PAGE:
It is to be noted that the operations performed on chip 1 depend upon the logical independence of the input and output transfer functions, the replicate and annihilate functions, and the generate functions. This means that operation of any magnetic bubble device on chip 1 is not triggered by the operation of any other bubble device. Rather, each functional element is actuated solely in response to the particular control signals supplied by circuit C at any given time. It will be understood that the structure of the chip 1 as illustrated and described herein is by way of example only. In this respect, the matrixed magnetic bubble memory as contemplated herein can be configured using any bubble chip type having at least two independent functions, such as the major-minor loop chip. This chip type uses a single column of two-way transfer gates rather than the two columns of one-way transfer gates as illustrated in FIG. 2.
Referring again to FIG. 1, it can now be seen that for matrix M the input and output transfer control lines on all the chips 1 in a column of the matrix are series interconnected, while the replicate/annihilate and generate control lines on all the chips 1 in a row are series interconnected. Further, all the detector output lines of all the chips in the matrix are series interconnected. Thus, lines 79 are used to interconnect all the bubble generator 13 control lines 39 for each row of chips 1. Lines 81 interconnect all replicate/annihilate gate 23 control lines 41 for each row of chips. The same thing is done for the columns of chips with lines 75 interconnecting all the output-transfer gate control lines 35 for each column of chips, while lines 77 interconnect all the input-transfer gate control lines 37 for all the chips 1 in a column. As previously noted, use of chips having a single column of two-way transfer gates in the matrix is also contemplated in which case only one set of lines 75 or 77 interconnecting the two-way transfer gate control lines for each column of chips would be required.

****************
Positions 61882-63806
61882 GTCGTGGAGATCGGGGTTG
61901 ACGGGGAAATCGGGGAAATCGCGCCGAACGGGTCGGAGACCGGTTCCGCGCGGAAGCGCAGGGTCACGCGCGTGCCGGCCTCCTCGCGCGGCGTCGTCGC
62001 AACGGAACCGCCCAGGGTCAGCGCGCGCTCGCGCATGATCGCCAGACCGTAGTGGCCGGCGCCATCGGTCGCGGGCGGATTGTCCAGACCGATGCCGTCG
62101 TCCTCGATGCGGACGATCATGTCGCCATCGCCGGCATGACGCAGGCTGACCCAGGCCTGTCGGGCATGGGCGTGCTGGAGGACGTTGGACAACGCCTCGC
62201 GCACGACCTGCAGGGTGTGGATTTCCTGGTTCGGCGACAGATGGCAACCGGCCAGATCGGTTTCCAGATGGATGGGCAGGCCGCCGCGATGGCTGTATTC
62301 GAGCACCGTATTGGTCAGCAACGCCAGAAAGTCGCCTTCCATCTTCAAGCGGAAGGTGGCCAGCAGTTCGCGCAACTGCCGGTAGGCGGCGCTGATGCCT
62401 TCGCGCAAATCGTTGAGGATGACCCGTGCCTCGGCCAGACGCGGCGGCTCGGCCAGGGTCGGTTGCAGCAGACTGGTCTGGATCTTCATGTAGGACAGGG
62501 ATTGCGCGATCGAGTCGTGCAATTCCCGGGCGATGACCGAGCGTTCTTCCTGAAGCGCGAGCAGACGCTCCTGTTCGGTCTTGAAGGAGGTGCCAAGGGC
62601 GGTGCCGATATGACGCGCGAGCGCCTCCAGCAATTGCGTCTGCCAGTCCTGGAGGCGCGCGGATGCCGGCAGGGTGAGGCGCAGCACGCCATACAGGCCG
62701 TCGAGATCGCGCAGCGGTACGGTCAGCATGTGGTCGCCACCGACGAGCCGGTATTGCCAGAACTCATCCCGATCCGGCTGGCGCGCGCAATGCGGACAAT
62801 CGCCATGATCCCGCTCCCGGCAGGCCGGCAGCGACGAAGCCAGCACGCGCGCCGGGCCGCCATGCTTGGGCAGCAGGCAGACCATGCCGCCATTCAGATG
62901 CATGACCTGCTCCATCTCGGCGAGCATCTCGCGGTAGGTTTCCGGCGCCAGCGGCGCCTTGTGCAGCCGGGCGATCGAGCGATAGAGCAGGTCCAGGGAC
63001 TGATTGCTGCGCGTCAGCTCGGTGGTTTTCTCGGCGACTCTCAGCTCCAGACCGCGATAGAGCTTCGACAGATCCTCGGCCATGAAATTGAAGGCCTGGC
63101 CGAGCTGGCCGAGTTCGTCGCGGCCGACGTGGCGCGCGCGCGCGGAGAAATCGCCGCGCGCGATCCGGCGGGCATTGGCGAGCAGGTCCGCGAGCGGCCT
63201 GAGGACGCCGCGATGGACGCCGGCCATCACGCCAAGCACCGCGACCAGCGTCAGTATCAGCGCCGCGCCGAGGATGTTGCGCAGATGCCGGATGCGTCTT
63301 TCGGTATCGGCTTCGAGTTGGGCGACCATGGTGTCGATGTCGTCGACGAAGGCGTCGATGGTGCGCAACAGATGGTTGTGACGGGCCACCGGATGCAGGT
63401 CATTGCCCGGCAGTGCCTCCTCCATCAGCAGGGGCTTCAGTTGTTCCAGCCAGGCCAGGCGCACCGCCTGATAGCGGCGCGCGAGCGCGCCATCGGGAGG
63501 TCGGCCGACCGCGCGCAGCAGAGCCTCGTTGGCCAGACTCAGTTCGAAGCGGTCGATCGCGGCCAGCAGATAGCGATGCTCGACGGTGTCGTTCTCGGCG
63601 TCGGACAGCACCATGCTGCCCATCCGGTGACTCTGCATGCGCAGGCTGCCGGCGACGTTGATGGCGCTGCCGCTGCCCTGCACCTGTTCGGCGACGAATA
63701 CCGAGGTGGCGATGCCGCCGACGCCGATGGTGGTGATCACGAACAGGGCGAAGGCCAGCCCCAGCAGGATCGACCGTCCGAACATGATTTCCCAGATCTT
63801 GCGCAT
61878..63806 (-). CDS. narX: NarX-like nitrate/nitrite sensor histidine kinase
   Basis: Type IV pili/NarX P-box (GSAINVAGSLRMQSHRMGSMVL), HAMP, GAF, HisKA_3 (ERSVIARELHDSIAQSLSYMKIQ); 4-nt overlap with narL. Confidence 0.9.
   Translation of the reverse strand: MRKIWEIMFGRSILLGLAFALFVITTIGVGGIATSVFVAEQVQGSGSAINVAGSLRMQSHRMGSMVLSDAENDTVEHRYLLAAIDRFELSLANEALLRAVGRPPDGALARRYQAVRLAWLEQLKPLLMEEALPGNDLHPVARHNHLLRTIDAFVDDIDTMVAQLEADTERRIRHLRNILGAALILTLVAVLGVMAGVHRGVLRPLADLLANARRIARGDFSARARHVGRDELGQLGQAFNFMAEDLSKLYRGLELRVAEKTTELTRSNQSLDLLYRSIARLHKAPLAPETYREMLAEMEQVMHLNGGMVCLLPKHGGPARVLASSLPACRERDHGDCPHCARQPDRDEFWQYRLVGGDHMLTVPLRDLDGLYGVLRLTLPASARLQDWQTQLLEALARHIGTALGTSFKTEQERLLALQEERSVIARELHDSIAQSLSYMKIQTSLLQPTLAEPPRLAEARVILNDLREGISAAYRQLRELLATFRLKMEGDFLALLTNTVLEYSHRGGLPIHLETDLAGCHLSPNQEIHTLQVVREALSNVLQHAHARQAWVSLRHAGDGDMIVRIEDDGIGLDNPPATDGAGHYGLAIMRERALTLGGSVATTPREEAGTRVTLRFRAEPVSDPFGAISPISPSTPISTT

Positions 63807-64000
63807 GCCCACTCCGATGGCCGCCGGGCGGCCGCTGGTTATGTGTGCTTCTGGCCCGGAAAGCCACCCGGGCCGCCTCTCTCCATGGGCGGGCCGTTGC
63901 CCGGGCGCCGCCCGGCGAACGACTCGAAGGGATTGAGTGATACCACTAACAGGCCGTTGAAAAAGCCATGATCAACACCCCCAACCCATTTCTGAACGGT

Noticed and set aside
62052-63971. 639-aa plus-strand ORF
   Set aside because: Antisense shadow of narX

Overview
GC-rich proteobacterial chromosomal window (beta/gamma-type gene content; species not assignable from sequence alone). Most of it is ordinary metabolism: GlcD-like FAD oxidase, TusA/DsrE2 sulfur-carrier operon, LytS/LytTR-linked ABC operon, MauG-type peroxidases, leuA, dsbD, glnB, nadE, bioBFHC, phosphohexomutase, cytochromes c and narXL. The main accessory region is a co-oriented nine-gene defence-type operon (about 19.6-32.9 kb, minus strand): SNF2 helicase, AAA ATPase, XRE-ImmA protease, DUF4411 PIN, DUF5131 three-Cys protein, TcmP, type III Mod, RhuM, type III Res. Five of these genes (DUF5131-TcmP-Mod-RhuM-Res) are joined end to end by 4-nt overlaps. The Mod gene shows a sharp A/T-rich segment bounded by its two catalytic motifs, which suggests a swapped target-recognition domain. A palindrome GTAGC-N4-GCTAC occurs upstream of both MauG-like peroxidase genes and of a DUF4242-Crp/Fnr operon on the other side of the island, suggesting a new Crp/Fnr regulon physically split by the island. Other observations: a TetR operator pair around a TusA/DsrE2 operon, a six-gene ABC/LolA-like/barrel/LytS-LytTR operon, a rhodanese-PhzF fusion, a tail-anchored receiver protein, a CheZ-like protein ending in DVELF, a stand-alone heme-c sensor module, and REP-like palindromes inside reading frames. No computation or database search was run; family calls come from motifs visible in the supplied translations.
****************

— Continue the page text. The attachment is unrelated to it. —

With all particular chip functions now series interconnected for a row or column of chips, any time a control signal is supplied by control circuit C though the respective driver for a row or column, all the appropriate bubble devices on all the chips in that respective row or column will be simultaneously actuated. Thus, for example, when an electrical control signal is supplied by driver G1, all the bubble generators on the chips 1 in R1 will be simultaneously actuated and produce magnetic bubbles. Similarly, when an electrical control signal is supplied by driver T01, all the output transfer gates on the chips 1 in C1 will be simultaneously actuated and magnetic bubbles will be transferred from their loop positions to the shift register path 5 on each chip.